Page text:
and marching out of Newcastle. fore the king, upon his knees, his majestie a while priuately talking to

The Scots, when they marched out him, and at his rising gave him his of Newcastle, their artillerie being hand to kisse, and commanded his mounted vpon their carriages, aduan

ced first forth with the cannoniers horse to be giuen him, whereon remounted, he ridd with the king and some troops of horse; then most

and other officers thereto belonging, through the armie. In the first place stood Highlanders, them their prouision, baggage, and

of the regiments of foot ; after commonly called Redshankes, with their plaides cast ouer their shoulders, the foot,' and all the rest taking their

carriage ; then followed the rest of hauing euery one his bowe and ar- leaves in a most brotherly and friendrowes, with a broad slycing sword by ly manner. Being gone some foure his syde; these are so good markesmen that they will kill a deere in his miles from the towne, their generall speed, it being the chiefest part of

hauing directed them to march fortheir living, selling the skinns by wards, he returned to Newcastle, acgreat quantities, and feeding on the companied with some few of his of. filesh. Next were musketeers, inter- ficers, causing the toll-bell to be rung lac't with pikes, and here and there wp and downe the towne, proclaiming intermixt with those dangerous short that if any of the towne were not yet gunnes, inuented by that their famous from any of his officers or souldiers,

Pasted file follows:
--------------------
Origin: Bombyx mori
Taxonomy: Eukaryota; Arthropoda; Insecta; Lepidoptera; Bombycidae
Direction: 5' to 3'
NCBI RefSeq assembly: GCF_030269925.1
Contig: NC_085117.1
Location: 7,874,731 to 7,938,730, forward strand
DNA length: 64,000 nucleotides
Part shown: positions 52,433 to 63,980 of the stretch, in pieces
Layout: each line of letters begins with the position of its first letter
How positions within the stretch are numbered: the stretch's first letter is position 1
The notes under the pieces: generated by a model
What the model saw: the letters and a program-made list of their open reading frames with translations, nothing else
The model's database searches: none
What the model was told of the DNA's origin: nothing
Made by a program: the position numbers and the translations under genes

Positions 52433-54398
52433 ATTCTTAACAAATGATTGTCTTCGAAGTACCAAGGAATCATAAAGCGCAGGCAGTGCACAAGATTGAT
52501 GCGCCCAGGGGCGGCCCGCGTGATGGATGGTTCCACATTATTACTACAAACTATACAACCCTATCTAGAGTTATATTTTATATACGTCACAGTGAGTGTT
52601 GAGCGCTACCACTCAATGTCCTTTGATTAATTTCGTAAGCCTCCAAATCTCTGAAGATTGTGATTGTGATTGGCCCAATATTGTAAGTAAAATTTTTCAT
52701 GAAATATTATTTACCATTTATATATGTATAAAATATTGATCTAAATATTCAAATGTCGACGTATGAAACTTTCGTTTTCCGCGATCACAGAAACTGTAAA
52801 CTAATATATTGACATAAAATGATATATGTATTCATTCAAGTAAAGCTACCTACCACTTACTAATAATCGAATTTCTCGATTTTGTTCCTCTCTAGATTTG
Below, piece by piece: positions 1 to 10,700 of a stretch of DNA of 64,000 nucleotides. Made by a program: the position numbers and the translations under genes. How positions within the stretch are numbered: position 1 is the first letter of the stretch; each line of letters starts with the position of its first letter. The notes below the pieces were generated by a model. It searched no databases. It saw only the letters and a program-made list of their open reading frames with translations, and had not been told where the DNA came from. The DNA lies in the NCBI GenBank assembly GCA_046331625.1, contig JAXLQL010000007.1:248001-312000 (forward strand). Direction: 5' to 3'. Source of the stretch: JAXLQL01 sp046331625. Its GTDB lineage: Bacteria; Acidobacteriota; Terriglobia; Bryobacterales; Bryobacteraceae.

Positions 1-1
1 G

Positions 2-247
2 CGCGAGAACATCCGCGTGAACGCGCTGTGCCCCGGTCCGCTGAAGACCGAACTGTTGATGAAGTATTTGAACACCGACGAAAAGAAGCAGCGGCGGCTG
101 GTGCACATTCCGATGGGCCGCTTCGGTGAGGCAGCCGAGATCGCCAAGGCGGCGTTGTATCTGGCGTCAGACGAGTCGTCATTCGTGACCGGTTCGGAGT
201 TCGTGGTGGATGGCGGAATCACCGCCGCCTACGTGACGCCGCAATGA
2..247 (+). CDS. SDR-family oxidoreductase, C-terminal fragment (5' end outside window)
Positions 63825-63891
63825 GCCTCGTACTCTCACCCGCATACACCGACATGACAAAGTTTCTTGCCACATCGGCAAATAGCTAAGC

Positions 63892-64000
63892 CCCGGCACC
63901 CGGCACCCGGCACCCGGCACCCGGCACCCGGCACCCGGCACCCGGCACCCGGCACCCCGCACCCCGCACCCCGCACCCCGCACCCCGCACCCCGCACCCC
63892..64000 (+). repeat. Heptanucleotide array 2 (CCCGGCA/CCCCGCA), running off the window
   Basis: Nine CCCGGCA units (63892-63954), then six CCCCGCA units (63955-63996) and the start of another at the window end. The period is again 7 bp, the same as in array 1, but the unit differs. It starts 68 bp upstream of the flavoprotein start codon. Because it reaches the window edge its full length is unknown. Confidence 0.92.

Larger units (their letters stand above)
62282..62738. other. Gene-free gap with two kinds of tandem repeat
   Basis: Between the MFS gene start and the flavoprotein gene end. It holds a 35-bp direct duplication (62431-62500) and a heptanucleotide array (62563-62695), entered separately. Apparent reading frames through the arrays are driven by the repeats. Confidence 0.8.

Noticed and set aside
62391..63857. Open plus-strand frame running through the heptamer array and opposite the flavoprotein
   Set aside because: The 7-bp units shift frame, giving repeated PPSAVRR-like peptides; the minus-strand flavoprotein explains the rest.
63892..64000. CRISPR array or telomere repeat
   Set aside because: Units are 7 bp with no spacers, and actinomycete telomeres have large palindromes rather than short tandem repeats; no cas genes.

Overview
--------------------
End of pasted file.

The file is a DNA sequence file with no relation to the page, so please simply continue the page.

satisfied for any thing due to them engineer Sandy Hamilton, and were for the sudden execution of horse, in let them bring in their tickets and hee case they should assaile them: then

would pay them, which hee did acagain bowes, muskets, and pikes, for cordingly, to the great content of the a good distance on both sides. In the the generall and his whole armie. And

townes-men, and much applause of midway, the artillery was placed by, after a solemne taking of his leave, he tiers, consisting of about 60 peices of followed the armie, going all the way ordnance, the cannoniers standing in readines with fired linstocks in their along with them in the reere, as they hands. The horsemen were here marched, and not any thing taken placed on both sides, which serued as

from any man in all their iourney, to wings or flankes for the whole army, ing the good esteeme of all that pas

their singular commendation, and gaynand so forward in the same order, but

sed by. disposed into so goodly a presence and posture, with such sutable equipage and míllitarie accommodations, that NOTICE they appeared ready to give or take WINKS, AN INSTRUMENT OF TORbattaile, or forthwith to have gone upon some notable designe. And as the MR EDITOR, king passed along, they gave such In a very able and amusing paper, in frue fyre, as it is beleeued, since the your August Number, on Thumbikens